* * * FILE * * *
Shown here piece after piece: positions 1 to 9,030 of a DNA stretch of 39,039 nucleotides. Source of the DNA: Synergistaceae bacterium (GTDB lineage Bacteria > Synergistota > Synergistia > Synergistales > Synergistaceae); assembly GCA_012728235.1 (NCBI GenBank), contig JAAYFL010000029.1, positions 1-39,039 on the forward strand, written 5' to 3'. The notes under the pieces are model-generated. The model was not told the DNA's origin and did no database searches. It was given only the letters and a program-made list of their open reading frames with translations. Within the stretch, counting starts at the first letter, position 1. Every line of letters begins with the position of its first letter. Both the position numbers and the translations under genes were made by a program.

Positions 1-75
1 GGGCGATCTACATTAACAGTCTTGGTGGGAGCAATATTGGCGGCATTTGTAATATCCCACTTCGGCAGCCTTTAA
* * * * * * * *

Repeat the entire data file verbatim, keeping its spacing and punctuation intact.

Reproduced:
Shown here piece after piece: positions 1 to 9,030 of a DNA stretch of 39,039 nucleotides. Source of the DNA: Synergistaceae bacterium (GTDB lineage Bacteria > Synergistota > Synergistia > Synergistales > Synergistaceae); assembly GCA_012728235.1 (NCBI GenBank), contig JAAYFL010000029.1, positions 1-39,039 on the forward strand, written 5' to 3'. The notes under the pieces are model-generated. The model was not told the DNA's origin and did no database searches. It was given only the letters and a program-made list of their open reading frames with translations. Within the stretch, counting starts at the first letter, position 1. Every line of letters begins with the position of its first letter. Both the position numbers and the translations under genes were made by a program.

Positions 1-75
1 GGGCGATCTACATTAACAGTCTTGGTGGGAGCAATATTGGCGGCATTTGTAATATCCCACTTCGGCAGCCTTTAA